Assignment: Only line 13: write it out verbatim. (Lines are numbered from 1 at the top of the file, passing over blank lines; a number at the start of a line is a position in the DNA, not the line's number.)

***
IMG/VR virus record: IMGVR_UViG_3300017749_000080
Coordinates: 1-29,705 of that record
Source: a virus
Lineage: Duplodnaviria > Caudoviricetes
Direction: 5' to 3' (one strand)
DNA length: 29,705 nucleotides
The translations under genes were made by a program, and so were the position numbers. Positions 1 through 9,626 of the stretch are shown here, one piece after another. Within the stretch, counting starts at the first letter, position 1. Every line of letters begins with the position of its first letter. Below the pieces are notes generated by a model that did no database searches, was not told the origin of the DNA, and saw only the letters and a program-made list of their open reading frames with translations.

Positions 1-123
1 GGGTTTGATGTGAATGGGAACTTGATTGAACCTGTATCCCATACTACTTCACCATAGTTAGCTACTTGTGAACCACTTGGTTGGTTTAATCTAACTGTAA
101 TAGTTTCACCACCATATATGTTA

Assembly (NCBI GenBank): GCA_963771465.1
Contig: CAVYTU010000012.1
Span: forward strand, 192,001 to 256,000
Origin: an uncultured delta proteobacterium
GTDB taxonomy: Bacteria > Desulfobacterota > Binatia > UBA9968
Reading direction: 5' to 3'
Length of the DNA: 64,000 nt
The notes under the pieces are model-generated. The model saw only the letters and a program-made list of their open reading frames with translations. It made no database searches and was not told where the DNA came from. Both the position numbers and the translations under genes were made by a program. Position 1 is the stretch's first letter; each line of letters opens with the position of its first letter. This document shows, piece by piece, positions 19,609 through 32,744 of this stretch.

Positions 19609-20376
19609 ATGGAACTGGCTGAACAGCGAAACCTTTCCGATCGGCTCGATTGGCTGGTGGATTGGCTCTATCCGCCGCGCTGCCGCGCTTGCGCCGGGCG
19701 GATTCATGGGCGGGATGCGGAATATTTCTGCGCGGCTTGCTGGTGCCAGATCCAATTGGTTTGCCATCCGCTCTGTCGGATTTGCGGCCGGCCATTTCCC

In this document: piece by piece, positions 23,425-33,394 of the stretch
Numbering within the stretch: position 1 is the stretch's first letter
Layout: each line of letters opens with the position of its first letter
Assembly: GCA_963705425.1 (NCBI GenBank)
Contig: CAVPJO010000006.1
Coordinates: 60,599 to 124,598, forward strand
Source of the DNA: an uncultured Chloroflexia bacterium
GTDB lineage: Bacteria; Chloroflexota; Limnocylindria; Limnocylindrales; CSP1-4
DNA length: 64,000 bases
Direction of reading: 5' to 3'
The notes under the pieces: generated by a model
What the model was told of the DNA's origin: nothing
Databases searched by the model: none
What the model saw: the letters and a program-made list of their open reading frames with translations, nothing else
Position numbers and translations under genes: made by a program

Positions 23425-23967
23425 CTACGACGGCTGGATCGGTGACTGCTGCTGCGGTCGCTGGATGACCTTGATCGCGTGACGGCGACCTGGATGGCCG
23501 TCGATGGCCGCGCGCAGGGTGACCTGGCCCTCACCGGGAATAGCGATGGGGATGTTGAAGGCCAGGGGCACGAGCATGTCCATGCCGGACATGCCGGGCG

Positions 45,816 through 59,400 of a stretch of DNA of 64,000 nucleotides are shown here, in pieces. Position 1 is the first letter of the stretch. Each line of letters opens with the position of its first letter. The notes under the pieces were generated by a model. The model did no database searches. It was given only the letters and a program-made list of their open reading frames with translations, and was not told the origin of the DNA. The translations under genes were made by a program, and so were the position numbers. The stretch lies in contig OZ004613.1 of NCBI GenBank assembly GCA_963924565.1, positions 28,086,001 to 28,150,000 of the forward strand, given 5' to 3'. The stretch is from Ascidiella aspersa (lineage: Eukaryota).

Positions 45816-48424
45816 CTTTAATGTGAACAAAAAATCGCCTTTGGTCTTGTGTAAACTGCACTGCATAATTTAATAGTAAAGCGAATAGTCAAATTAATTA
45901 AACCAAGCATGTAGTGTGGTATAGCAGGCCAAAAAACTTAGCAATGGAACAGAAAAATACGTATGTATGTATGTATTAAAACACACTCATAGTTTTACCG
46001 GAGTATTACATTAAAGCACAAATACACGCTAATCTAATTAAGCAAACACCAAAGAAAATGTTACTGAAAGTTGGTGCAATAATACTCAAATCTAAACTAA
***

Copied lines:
Span: forward strand, 192,001 to 256,000